While Bragg’s brother and mom are more practical about animals, Bragg seems drawn to the misfit animals, in this case Speck. I like the little details given by Bragg. He offers Speck advice on the ride home from the vet only to realize Speck has fallen asleep. It’s funny but also comforting to imagine Bragg talking to his dog and to know he does so because he’s read dogs can understand some of what we tell them. It isn’t all humor either. Bragg, Speck and other family members run into health problems, and Bragg doesn’t try to paint such matters lightly. He admits to suffering from depression and having a litany of physical ailments while struggling to come to terms with the health issues of those dearest to him (Speck has a throat problem, one that won’t just go away).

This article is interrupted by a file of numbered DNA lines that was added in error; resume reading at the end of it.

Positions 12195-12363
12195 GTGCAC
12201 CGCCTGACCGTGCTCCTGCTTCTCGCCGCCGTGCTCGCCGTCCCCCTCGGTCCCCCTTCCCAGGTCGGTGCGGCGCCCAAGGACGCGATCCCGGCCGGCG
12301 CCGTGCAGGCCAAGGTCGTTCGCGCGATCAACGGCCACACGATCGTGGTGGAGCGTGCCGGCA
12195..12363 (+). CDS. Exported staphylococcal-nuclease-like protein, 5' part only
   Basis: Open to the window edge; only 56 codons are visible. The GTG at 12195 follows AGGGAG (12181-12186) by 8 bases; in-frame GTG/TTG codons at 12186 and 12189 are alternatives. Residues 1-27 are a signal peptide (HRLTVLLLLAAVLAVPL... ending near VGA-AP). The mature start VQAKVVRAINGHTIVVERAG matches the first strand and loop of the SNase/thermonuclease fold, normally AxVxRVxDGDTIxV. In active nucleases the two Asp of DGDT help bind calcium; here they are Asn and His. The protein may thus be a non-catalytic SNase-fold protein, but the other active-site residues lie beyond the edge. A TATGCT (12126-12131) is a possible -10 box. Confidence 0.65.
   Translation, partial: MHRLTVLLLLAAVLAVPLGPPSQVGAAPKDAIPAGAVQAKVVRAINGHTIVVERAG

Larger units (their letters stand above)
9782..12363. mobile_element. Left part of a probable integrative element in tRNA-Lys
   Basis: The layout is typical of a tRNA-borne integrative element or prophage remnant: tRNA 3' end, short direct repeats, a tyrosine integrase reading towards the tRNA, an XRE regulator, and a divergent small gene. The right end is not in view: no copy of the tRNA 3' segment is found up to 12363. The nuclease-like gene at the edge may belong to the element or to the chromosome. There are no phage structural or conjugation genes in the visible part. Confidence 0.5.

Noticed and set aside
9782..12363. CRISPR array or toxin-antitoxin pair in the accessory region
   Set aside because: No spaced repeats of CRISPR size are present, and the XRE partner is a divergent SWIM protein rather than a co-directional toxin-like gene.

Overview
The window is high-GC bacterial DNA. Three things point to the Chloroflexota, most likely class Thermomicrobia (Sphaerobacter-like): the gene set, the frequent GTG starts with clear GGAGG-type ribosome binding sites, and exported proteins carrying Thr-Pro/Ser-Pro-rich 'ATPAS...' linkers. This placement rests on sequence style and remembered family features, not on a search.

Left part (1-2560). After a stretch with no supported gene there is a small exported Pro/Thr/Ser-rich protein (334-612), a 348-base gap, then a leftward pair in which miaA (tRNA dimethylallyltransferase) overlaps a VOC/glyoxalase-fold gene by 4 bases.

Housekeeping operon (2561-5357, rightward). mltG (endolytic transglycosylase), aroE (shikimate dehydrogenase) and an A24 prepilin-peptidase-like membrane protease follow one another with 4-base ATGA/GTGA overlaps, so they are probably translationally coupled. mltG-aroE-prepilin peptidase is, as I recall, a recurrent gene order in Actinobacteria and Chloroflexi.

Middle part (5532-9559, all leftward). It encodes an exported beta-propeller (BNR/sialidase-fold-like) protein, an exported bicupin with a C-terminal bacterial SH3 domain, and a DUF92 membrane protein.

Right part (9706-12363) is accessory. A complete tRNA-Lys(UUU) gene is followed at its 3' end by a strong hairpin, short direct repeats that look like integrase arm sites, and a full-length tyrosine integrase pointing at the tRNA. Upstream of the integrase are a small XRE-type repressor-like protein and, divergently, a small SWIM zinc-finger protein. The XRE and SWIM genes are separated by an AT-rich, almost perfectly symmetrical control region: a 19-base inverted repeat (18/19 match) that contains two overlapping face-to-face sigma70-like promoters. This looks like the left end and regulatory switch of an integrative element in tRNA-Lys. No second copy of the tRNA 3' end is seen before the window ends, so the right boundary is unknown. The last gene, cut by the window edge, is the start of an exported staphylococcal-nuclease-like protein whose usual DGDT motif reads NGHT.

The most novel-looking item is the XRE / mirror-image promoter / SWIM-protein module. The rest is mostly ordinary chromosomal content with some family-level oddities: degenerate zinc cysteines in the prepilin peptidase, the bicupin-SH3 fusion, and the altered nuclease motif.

On the surface, The Speckled Beauty seems to be a simple story about a dog, but it is full of life’s comedic situations and faces life’s grim realities, too. Here is a man who finds relief in the popular culture images of dogs, the real-life comfort dogs give us and doesn’t shy away from grappling with his own mortality. Highly recommended.
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Thank you to NetGalley and the publisher for providing this book in exchange for an honest review.
I'm an advocate for rescue dogs so this book was instantly appealing to me. Speck is a funny, mischievous, "bad" dog who chose Rick Bragg as his human and in turn, rescued Bragg as well. Speck is definitely a wild child and gets into a lot of spats, had been through unimaginable events unknown to anyone but him, and somehow survived it all.